Shilu Manandhar, GPJ Nepal

To make matters worse, a dispute over the nation’s new constitution resulted in a blockade that kept basic goods, including fuel and medicine, from entering the country overland from India. The blockade lasted two months and seriously hampered the reconstruction effort.

There’s no shortage of government officials willing to point fingers and cast blame for the sputtering reconstruction effort. Nepal has had four different prime ministers since the earthquake, leading to ongoing political infighting and constantly shifting priorities for government ministries. The NRA was originally designed to work independently, but much of its work is now linked to other ministries.

The result? Many tasks are duplicated, and progress comes much more slowly than it should, say multiple government officials who spoke with Global Press for this story.

Of the $4.1 billion in international aid pledged, only $3.4 billion was committed – that is, formally promised via a memorandum of understanding or some other formal document, according to data provided by Kewal Prasad Bhandari, a joint secretary at the Finance Ministry.

Of that, $154 million has been disbursed.

The reason for such a small payout is that most of the aid is set in a reimbursement model, Bhandari says. The Nepalese government spends first and then gets reimbursed.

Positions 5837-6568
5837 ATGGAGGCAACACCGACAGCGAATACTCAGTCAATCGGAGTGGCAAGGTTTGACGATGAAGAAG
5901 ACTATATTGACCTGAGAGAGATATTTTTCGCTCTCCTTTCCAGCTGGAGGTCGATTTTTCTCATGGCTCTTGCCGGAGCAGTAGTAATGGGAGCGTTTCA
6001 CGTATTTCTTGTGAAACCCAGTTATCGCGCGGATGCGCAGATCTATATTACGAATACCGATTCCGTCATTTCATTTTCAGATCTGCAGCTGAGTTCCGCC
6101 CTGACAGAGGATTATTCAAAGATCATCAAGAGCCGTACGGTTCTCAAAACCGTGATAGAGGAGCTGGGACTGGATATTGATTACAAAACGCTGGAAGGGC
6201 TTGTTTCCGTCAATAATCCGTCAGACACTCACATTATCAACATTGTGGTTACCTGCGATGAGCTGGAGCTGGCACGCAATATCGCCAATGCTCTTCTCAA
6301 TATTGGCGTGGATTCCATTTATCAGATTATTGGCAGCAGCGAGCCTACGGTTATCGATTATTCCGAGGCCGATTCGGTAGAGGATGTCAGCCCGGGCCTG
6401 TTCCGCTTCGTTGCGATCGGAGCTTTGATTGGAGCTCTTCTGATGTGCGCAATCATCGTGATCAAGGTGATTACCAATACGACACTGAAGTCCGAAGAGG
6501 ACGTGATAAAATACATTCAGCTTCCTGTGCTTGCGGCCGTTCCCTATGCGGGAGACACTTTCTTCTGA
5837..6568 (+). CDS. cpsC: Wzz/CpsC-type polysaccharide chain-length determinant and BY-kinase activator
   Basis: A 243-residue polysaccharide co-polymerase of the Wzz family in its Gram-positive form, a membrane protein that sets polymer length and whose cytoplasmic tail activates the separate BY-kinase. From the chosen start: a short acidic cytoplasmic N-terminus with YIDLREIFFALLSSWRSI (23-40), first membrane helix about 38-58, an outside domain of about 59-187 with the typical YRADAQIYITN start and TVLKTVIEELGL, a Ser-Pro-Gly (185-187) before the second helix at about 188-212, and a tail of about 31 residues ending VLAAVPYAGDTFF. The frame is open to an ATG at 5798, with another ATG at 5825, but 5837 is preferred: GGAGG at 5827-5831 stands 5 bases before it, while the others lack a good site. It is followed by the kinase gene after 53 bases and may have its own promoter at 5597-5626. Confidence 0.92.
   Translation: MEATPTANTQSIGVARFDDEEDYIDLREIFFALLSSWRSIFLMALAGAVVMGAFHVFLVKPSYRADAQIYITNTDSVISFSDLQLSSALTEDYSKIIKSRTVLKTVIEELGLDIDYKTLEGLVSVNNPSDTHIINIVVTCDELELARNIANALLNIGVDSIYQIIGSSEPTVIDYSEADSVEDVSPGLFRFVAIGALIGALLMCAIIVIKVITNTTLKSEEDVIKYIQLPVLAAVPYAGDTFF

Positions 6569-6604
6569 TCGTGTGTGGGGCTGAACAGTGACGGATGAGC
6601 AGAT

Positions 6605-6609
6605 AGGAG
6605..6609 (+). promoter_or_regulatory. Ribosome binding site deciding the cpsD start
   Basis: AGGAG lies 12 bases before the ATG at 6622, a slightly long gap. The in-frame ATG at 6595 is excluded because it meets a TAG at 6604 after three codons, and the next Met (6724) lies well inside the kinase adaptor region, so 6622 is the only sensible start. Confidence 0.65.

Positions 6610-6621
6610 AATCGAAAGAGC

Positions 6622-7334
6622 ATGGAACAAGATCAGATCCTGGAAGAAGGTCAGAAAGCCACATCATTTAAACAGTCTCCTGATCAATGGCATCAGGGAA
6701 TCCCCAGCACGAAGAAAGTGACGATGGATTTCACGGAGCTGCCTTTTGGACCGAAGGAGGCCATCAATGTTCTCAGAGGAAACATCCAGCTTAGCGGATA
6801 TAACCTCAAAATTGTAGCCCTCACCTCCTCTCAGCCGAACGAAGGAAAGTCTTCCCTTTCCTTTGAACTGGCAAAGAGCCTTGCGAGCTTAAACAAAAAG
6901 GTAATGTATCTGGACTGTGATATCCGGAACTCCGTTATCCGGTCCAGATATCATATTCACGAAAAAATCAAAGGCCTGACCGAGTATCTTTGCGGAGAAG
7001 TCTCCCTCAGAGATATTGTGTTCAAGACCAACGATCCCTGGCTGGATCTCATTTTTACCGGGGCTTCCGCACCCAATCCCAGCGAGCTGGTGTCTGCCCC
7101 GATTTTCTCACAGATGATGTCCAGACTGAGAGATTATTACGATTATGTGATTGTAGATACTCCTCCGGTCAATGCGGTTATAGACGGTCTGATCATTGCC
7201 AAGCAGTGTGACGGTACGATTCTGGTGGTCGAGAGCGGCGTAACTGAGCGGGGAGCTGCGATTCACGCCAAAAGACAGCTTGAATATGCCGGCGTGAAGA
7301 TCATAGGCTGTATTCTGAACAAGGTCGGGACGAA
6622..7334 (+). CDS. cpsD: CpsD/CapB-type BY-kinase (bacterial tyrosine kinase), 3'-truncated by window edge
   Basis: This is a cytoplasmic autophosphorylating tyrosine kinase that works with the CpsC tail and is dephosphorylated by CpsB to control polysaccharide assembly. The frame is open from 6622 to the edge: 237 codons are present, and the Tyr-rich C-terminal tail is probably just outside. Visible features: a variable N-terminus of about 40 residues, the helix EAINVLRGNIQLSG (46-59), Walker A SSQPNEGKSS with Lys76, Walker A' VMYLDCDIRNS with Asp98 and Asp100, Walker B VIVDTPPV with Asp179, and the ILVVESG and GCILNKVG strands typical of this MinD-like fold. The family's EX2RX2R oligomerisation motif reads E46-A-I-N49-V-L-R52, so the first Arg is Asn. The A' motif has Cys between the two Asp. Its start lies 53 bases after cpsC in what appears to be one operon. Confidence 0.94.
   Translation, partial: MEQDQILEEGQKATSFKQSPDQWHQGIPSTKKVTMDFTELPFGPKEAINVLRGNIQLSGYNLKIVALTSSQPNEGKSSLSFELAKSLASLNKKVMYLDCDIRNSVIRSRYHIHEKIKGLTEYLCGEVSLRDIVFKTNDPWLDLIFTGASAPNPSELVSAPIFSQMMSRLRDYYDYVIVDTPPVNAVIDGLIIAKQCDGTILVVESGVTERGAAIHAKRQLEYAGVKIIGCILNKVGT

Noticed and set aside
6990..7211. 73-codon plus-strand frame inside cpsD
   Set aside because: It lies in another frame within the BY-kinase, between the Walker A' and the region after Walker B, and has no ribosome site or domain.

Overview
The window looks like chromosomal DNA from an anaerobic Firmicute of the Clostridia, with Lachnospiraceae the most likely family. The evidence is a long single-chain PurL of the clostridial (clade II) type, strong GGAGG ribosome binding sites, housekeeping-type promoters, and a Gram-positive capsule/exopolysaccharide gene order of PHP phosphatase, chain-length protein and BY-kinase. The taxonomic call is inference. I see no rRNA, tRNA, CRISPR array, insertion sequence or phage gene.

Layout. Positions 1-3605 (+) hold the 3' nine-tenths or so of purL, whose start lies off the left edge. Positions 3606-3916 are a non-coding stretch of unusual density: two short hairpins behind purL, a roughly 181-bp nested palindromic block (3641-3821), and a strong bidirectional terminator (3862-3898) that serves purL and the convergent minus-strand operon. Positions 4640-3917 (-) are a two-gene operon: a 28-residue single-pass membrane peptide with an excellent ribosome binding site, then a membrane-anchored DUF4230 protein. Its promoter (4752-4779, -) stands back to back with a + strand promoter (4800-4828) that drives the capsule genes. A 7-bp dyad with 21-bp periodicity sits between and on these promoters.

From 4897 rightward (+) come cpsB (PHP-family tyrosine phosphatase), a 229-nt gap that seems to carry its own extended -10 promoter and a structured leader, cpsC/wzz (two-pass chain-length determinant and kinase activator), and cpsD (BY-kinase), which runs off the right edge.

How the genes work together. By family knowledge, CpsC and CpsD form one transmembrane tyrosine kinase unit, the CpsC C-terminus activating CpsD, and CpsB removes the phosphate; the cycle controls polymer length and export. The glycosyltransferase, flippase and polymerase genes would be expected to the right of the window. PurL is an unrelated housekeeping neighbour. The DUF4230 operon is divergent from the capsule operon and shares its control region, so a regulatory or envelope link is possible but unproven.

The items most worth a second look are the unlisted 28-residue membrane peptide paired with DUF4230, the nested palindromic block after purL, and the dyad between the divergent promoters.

The government has also spent 37.8 billion Nepalese rupees (about $365 million) in public money on reconstruction efforts. In total, about $617 million, including money from international donors, has been spent on reconstruction, Bhandari says.

That is a tiny fraction of what the country needs. The Post-Disaster Needs Assessment published in 2015 by Nepal’s National Planning Commissionestimated that it will cost $6.7 billion to repair earthquake damage. In 2016, the NRA estimated that reconstruction would cost about 811 billion rupees ($7.8 billion).

And those estimates project that homeowners will, in most cases, pay some of the costs for rebuilding their homes and do much of the work, if not all of it, themselves.

Meanwhile, officials complain that the NRA – and the rest of the government – is hobbled by insufficient staffing and high turnover. The agency has 72 people on staff at its Kathmandu headquarters – an office that should house 182 workers.

“With a high transfer rate, work gets affected,” says Bhishma Kumar Bhusal, a senior spokesman at the NRA.

The top spot at the NRA, for example, has changed every year.

Sushil Gyawali, appointed in December 2015 as the agency’s first CEO, was unable to establish a basic budget. That’s because it wasn’t long before a plan was in place to appoint a new CEO, he says.

Govinda Pokharel, a former vice president of the National Planning Commission, took Gyawali’s post within a year.

But Pokharel didn’t last long, either. In October, Yubaraj Bhusal, a career government worker with deep personal ties to other government leaders, replaced him.

Activists are losing hope that the government will ever be able to efficiently manage the reconstruction.

“We also need political stability for work to go smoothly,” says Shree Hari Aryal, president of Transparency International Nepal, which has tracked reconstruction, particularly of private homes.

According to government plans, reconstruction should be at the halfway point. The NRA was mandated to oversee rebuilding for five years.

By 2020, regardless of its success or lack thereof, the agency will close its doors.

 

Sagar Ghimire, GPJ, translated this article from Nepali.